Administrative Leadership and the Electronic City: Challenges and Opportunities

Administrative Leadership and the Electronic City: Challenges and Opportunities

Greg Streib (Georgia State University, USA) and Ignacio Navarro (Georgia State University, USA)
DOI: 10.4018/978-1-60566-918-2.ch018
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Much has been written about the benefits of e-government, but far less has been written about how the e-government revolution will be staffed. Many questions remain about whether we have the capacity to develop and provide new e-government services. This chapter seeks to add to our knowledge in this area by examining three perspectives on the readiness of administrative leaders for effective development of e-government systems and strategies. The authors examine the lingering division of policy and administration, present an assessment of the technology knowledge of city managers, and finish with an examination of the leadership strategies available to administrative leaders in city government for achieving the kind of comprehensive changes that many e-government initiatives require. The authors find challenges in each of these important areas and also opportunities. The chapter concludes with recommendations for administrative leaders to break free from these different barriers to success.
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E-Government In A Local Context

E-Government Defined

E-government can be described as encompassing all things electronic (UN and ASPA, 2001), but this is not going to serve us well. Nor can we allow e-government to become synonymous with IT (information technology). As Moon (2002) noted, e-government may use IT; the IT should be viewed as a means to an end. Local governments already do use a wide range of specialized knowledge and tools to assess their financial status, to hire and fire employees, provide clean water, etc. E-government does present some unique challenges, but the local government management perspective needs to be that e-government is just one of many services. The IT and geek connection has helped to make e-government a responsibility that is easy to marginalize and leave for someone else to do. If e-government is rocket science, then only rocket scientists will have e-government. Using technology to better serve citizens is a management responsibility, and we need to approach e-government from a public management perspective (Zouridis and Thaens, 2003).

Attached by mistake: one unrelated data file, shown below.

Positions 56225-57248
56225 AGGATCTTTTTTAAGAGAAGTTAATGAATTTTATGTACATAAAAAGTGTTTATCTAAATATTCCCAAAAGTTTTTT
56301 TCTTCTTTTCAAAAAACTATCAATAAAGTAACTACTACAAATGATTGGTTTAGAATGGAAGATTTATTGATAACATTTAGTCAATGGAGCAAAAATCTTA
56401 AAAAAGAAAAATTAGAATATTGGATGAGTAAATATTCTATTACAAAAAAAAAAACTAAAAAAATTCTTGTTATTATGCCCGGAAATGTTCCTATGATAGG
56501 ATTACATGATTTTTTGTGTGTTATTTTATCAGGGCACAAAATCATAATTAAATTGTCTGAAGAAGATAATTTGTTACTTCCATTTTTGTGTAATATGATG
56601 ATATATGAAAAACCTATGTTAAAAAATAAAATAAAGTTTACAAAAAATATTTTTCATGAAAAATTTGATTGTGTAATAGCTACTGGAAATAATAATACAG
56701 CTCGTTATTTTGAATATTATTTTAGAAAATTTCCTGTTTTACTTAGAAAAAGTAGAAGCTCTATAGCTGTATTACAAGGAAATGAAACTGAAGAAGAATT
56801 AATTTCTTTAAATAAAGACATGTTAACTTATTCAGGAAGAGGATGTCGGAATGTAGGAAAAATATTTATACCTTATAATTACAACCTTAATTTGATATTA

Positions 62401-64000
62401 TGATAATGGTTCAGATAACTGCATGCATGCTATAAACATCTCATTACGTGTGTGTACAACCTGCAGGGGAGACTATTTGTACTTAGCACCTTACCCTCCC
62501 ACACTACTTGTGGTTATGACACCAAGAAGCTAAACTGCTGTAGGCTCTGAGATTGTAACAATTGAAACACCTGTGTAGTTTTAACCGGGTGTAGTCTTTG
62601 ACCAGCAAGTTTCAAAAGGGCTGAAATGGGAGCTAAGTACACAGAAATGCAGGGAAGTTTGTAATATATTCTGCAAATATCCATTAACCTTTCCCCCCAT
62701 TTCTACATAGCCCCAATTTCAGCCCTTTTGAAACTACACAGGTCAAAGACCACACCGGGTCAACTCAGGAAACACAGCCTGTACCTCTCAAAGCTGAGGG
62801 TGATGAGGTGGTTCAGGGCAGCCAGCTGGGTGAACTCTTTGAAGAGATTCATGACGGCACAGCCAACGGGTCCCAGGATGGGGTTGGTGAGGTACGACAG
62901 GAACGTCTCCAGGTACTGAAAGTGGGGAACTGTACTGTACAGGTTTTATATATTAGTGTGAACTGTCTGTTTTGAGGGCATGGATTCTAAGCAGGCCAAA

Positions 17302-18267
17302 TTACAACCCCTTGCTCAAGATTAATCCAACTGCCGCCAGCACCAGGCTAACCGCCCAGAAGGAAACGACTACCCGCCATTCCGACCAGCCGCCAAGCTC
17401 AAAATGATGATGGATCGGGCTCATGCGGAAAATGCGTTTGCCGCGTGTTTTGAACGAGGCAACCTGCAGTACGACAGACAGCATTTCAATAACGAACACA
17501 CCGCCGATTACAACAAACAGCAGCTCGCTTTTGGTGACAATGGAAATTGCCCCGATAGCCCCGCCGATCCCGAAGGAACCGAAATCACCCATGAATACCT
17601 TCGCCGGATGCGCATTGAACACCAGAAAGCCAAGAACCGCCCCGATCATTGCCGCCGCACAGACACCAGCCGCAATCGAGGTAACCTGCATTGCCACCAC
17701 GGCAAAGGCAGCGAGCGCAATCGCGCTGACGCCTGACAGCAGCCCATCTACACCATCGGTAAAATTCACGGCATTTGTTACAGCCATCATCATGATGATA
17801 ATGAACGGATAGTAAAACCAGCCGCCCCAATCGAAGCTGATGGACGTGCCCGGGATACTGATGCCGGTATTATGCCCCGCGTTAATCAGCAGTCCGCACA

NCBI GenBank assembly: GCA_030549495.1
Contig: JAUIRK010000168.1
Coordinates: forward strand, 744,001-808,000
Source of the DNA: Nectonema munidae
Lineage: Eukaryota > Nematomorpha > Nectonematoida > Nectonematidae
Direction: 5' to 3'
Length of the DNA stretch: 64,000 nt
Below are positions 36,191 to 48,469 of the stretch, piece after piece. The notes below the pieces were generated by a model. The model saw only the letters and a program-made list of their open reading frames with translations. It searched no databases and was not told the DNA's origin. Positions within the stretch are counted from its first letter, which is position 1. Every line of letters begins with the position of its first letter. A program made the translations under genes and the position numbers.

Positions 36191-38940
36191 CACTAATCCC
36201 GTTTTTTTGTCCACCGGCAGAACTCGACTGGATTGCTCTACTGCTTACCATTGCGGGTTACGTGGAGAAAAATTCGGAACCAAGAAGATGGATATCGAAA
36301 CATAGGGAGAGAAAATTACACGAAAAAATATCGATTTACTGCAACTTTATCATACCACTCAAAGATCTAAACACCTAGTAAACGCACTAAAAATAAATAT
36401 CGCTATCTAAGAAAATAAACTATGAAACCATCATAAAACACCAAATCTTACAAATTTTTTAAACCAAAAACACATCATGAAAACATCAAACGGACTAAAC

The nature of e-government was aptly described by Alfred Ho (2002) when he linked it to the “reinventing government” movement (Osborne and Gaebler, 1992). Key goals are better service delivery, a focus on citizen needs, and community ownership. As Ho points out, Internet technologies provide ways to achieve these goals in cost effective ways. This is not to say that E-government and reinventing government are linked seamlessly, but they do share a similar heritage and many similar goals. Both emerged during roughly the same time period and both have been driven by similar impulses to break down bureaucratic barriers and transform government.

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